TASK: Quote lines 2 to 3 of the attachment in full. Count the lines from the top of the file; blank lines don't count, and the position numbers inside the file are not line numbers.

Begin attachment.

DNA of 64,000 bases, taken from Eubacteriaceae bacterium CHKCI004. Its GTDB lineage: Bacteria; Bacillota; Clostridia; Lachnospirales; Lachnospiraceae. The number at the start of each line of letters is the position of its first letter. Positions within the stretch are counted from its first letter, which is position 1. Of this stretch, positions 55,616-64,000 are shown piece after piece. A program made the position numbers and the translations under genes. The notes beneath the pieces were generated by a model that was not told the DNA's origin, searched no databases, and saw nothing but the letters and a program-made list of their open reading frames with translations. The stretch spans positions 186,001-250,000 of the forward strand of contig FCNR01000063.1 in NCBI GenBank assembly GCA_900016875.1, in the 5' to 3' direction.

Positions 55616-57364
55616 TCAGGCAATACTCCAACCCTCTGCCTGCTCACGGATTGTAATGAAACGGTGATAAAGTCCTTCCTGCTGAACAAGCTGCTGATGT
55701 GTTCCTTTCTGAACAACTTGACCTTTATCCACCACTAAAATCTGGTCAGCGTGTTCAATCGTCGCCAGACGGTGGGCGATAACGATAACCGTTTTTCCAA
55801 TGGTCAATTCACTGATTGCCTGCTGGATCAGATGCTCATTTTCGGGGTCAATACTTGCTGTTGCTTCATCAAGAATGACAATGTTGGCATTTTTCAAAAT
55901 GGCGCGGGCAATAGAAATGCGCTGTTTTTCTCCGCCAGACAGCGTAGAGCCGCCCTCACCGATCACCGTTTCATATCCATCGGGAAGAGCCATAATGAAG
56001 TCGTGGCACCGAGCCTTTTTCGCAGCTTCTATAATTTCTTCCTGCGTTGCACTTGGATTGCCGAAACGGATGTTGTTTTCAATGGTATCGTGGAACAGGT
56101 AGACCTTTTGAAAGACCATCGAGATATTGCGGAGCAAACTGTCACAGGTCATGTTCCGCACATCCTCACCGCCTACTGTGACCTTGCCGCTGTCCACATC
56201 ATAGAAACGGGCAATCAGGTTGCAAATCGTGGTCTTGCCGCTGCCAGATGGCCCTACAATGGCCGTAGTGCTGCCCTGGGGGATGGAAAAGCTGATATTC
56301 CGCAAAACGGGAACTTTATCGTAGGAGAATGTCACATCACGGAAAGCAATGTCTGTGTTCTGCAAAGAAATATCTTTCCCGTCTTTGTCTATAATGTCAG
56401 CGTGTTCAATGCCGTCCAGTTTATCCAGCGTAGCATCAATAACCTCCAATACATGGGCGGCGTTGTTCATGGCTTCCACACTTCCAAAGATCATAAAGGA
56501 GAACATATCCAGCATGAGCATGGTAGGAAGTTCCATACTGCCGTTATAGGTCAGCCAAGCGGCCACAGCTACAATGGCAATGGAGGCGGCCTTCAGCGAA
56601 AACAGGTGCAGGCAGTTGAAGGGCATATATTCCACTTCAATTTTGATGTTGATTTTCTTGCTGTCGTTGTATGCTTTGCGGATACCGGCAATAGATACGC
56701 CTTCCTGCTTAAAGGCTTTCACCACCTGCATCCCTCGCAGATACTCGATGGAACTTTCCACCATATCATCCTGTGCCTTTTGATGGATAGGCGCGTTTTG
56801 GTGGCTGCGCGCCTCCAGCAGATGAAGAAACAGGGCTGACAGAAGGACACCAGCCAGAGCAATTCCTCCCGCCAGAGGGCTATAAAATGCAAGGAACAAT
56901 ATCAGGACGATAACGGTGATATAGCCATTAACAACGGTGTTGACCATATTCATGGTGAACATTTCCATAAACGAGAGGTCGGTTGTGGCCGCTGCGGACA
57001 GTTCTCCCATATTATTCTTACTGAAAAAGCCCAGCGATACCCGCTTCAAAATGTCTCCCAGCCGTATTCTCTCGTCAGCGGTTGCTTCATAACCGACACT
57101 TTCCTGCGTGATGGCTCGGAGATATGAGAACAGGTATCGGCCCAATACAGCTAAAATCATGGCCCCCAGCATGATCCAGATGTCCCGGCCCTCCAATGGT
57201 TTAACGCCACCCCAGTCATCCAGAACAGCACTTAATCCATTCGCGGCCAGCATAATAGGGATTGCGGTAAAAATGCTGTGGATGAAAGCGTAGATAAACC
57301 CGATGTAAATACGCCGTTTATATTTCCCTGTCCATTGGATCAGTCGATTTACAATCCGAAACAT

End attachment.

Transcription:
Positions 55616-57364
55616 TCAGGCAATACTCCAACCCTCTGCCTGCTCACGGATTGTAATGAAACGGTGATAAAGTCCTTCCTGCTGAACAAGCTGCTGATGT